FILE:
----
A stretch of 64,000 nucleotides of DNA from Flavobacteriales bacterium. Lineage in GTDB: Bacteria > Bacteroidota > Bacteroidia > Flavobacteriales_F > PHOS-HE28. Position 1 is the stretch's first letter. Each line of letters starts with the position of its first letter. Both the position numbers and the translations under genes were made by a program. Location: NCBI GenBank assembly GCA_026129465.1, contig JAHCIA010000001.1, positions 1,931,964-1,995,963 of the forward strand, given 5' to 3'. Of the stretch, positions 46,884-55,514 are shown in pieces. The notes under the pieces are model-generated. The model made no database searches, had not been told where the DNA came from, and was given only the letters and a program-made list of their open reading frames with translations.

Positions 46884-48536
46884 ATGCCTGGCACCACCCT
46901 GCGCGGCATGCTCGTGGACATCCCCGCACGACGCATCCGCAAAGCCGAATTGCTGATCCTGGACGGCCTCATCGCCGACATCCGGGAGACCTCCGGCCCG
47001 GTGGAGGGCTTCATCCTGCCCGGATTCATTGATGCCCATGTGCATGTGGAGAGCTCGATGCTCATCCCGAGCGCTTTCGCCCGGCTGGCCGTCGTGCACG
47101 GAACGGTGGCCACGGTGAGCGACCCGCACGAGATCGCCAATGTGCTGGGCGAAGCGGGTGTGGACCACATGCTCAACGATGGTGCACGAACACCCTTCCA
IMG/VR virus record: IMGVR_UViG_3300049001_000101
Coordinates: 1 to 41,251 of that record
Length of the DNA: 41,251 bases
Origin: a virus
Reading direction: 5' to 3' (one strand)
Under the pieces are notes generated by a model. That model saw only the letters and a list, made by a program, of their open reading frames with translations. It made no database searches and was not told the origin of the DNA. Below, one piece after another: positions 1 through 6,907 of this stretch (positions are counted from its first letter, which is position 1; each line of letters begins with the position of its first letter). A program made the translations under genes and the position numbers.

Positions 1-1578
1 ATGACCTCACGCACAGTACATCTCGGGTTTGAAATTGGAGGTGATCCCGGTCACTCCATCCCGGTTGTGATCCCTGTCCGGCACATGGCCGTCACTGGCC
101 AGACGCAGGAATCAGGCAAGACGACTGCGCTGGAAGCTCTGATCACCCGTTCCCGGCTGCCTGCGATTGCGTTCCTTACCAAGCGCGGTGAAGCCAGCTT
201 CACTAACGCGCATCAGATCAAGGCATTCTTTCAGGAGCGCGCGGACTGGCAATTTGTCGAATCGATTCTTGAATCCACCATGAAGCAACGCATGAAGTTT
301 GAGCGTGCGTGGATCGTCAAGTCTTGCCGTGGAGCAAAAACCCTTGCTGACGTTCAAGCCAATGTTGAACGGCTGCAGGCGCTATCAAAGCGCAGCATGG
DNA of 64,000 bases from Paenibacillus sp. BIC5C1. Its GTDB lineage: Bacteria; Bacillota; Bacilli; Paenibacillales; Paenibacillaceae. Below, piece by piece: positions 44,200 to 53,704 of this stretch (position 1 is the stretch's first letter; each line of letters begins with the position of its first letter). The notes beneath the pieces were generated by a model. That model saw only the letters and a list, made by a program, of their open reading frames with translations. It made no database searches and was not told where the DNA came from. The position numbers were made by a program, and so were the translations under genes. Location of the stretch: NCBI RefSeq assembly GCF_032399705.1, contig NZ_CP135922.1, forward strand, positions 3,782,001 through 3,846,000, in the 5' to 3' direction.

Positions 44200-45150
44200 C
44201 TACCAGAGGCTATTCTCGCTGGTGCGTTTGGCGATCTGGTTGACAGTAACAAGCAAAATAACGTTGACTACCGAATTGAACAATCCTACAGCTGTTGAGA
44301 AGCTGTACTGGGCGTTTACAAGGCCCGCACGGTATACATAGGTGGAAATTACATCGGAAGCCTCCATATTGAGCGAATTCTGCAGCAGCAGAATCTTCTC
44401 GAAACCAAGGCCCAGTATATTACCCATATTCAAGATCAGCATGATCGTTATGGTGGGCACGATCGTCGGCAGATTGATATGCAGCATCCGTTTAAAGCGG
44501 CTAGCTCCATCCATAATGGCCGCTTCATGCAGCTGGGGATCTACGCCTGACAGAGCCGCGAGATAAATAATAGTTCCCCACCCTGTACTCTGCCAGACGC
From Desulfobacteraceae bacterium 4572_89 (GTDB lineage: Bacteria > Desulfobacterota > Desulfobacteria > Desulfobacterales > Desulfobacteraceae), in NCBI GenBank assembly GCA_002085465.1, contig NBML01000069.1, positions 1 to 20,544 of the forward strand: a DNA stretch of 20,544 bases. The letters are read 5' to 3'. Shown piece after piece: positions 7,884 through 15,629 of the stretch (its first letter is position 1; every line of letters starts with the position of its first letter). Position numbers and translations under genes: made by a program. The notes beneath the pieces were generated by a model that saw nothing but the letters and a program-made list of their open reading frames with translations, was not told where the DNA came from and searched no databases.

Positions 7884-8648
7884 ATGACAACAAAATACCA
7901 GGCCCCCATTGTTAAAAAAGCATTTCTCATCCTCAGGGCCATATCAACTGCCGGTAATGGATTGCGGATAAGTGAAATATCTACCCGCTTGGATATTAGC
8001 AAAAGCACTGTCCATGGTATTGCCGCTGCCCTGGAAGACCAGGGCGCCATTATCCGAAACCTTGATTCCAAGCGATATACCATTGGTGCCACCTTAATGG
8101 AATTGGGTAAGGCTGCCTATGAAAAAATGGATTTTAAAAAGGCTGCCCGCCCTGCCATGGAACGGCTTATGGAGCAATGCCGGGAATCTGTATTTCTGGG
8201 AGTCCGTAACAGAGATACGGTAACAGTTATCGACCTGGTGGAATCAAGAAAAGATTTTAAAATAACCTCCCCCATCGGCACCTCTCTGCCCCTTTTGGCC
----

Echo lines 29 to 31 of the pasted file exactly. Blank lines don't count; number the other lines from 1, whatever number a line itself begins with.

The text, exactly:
8001 AAAAGCACTGTCCATGGTATTGCCGCTGCCCTGGAAGACCAGGGCGCCATTATCCGAAACCTTGATTCCAAGCGATATACCATTGGTGCCACCTTAATGG
8101 AATTGGGTAAGGCTGCCTATGAAAAAATGGATTTTAAAAAGGCTGCCCGCCCTGCCATGGAACGGCTTATGGAGCAATGCCGGGAATCTGTATTTCTGGG
8201 AGTCCGTAACAGAGATACGGTAACAGTTATCGACCTGGTGGAATCAAGAAAAGATTTTAAAATAACCTCCCCCATCGGCACCTCTCTGCCCCTTTTGGCC